For some agricultural commodities, in the absence of further adverse weather-related events the upward trend in prices over recent years is likely to be substantially reversed, but in other cases more lasting supply constraints will likely keep prices at elevated levels by historical standards. From a global macro-economic perspective, the upward trend in commodity prices over the past decade, and the elevated level (by historical standards) at which many commodity prices seem likely to remain for some years to come, is perhaps most usefully seen as a major shift in relative prices – that is, of commodities relative to those of manufactured goods and commercial services (the prices of which have, and will continue to, come under sustained downward pressure as a result of the increasing and expanding production capabilities in these areas of the same economies who are putting upward pressure on commodity prices).

This shift in commodity prices relative to prices of manufactured goods and services amounts to a substantial improvement in the terms of trade of major commodity exporting nations such as Australia, Brazil, Chile, Peru, South Africa, and Indonesia, and hence potentially represents a substantial positive income shock. In Australia’s case, at least, this is the largest sustained improvement in its terms of trade in at least 140 years.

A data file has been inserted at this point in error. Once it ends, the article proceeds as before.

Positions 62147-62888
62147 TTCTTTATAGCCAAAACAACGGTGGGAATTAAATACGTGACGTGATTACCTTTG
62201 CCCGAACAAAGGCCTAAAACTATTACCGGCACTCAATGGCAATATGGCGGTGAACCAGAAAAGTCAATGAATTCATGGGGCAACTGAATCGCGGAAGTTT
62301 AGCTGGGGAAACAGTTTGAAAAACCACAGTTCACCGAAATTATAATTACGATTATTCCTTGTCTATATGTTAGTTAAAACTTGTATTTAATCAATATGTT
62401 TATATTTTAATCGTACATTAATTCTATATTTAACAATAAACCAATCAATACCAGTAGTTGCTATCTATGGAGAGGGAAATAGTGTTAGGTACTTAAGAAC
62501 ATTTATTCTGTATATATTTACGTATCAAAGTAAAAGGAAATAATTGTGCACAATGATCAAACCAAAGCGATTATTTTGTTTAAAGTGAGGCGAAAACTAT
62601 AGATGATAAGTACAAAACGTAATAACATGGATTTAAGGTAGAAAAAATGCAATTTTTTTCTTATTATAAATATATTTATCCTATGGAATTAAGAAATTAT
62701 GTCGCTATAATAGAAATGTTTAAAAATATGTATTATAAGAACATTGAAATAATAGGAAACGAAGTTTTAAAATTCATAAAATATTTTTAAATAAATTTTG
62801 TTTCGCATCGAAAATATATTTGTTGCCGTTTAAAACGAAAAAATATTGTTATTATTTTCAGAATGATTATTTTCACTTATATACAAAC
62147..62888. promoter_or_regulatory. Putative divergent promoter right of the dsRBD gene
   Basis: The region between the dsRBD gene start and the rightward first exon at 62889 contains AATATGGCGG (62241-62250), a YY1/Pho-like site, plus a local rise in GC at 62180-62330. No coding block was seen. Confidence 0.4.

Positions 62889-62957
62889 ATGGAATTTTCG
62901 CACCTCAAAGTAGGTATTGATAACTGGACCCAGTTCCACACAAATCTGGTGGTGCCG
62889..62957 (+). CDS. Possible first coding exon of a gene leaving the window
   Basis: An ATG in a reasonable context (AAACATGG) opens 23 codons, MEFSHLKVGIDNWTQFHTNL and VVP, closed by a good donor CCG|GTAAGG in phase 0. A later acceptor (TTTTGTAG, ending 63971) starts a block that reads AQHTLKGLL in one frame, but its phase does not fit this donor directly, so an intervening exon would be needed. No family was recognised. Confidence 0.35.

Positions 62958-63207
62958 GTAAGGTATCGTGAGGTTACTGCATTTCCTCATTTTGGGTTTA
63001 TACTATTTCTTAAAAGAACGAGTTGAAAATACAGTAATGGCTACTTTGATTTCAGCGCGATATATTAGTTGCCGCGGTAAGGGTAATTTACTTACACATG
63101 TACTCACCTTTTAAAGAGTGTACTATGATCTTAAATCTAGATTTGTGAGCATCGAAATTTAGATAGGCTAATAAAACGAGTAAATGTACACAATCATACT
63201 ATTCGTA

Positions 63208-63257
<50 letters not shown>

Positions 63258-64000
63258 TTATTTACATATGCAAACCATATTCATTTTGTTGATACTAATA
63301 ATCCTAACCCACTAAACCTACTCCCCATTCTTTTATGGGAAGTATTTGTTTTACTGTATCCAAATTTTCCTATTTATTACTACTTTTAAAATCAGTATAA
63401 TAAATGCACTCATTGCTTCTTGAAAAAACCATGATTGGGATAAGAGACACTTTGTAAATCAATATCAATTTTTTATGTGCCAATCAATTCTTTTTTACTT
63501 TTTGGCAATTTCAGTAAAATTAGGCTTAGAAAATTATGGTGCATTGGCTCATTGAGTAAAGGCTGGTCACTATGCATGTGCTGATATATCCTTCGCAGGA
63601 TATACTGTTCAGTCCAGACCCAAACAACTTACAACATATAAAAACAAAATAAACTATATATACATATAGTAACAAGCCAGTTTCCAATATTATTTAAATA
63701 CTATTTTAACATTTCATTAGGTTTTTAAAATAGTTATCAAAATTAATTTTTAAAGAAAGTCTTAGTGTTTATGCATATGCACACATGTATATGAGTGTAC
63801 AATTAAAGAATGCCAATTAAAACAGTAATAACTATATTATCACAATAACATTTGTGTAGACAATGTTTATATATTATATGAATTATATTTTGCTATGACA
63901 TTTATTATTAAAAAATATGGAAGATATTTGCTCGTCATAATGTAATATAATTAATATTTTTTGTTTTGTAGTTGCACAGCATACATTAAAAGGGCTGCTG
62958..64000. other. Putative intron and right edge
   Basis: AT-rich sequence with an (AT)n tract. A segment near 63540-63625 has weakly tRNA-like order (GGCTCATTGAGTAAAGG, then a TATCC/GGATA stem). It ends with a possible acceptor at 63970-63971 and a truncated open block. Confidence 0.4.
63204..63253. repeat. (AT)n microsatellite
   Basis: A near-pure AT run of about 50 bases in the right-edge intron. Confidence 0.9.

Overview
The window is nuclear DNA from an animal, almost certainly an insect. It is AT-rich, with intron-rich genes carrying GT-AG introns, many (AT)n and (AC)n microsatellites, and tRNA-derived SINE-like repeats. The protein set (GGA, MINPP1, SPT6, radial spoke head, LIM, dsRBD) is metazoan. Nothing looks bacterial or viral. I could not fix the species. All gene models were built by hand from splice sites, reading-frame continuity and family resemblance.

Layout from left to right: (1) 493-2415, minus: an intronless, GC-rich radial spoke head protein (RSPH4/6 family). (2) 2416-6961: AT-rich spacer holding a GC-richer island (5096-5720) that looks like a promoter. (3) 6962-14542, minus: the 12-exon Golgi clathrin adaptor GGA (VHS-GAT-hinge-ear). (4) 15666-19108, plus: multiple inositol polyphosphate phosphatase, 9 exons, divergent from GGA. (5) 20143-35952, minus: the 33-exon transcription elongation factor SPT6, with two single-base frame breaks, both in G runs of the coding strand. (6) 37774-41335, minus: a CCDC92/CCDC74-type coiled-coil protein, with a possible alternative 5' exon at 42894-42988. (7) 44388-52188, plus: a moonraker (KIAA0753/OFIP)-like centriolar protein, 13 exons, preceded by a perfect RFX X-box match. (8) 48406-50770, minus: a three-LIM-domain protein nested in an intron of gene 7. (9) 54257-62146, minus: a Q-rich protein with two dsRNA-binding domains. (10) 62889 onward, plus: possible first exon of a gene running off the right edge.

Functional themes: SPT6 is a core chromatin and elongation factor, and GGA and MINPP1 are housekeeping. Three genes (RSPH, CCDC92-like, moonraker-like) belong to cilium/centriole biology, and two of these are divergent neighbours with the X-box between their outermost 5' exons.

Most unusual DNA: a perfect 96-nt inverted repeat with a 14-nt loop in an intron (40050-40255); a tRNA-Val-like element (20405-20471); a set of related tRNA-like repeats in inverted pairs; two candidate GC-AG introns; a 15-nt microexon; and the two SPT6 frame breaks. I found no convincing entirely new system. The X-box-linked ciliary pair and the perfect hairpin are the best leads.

Australia’s terms of trade gains look like being larger than those of other large commodity exporting nations, because of its unique endowment of three of the commodities that are integral to the industrialization and urbanization of China and India (ie, iron ore, coal and LNG)

For these countries, Australia more than most, a key challenge for economic policy makers lies in how to ‘manage’ the consequences of what amounts to a substantial positive economic shock, and to ensure that the benefits of what for these countries is a ‘once-in-human-history opportunity’ are not squandered (as they have been in previous commodities booms). Establishing some kind of sovereign wealth fund, as many other commodity-exporting nations have done, and has been advocated by, among others, the Governor of the Reserve Bank of Australia (Stevens 2010) and the OECD (2010: 78), would be a useful step in that regard.

For most advanced economies, however, this shift in relative prices (commodity prices up, prices of manufactured goods and services down) represents an adverse movement in the terms of trade and hence, all else being equal, a detraction from national income, at a time when economic growth prospects are likely to be dampened by the need for sustained fiscal consolidation and by the losses sustained by households and financial institutions during and after the global financial crisis. The adverse terms of trade movement has been particularly acute for Japan.

China, India and other ‘emerging and developing economy’ commodity importers are also experiencing adverse terms of trade movements, although for them these are more than offset by ongoing rapid growth in real GDP. Nonetheless, their concerns over resource, energy and food ‘security’ could nonetheless lead them into policy choices which have adverse effects on their own consumers, as well as on commodity exporters, and potentially – if nations are unable to learn the lessons of history – into situations that could escalate into military conflicts.